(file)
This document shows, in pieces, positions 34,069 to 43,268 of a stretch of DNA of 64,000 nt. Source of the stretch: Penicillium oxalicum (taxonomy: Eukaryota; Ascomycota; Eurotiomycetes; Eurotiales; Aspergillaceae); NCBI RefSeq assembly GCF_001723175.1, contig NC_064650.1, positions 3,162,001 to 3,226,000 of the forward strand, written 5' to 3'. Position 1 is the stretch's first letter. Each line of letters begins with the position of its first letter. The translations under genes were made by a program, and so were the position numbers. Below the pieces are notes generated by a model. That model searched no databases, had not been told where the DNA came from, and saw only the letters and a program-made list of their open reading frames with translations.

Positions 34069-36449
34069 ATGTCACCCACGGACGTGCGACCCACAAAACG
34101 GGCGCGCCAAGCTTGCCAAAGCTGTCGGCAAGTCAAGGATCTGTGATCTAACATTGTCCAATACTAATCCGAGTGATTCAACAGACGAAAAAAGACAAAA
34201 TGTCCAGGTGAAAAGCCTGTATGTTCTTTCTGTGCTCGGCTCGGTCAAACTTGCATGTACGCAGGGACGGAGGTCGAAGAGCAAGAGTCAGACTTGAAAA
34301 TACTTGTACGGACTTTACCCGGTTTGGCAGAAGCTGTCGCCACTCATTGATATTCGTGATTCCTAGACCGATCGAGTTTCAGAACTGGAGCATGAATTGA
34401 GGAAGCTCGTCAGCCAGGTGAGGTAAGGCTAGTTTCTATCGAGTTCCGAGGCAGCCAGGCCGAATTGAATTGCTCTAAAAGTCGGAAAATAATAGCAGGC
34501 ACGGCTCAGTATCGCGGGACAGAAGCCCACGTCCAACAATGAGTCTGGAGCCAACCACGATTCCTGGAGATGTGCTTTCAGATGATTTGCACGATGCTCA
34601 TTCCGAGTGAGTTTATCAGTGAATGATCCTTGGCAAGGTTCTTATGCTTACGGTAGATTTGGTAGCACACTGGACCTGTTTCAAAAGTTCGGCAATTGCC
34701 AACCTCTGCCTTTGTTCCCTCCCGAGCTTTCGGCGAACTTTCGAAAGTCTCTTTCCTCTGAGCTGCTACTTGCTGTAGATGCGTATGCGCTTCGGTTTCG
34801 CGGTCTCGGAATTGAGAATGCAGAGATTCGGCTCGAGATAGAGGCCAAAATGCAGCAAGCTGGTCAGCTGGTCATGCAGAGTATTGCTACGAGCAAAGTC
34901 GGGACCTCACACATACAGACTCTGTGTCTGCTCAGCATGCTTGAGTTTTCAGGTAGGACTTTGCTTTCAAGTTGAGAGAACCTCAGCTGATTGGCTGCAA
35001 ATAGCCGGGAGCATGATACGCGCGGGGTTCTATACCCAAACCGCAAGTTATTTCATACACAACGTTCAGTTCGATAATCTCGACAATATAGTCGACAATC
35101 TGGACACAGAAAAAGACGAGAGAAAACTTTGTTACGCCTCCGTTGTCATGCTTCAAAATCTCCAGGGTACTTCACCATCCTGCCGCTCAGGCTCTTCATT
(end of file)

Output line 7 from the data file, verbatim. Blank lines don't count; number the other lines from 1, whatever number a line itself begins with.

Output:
34401 GGAAGCTCGTCAGCCAGGTGAGGTAAGGCTAGTTTCTATCGAGTTCCGAGGCAGCCAGGCCGAATTGAATTGCTCTAAAAGTCGGAAAATAATAGCAGGC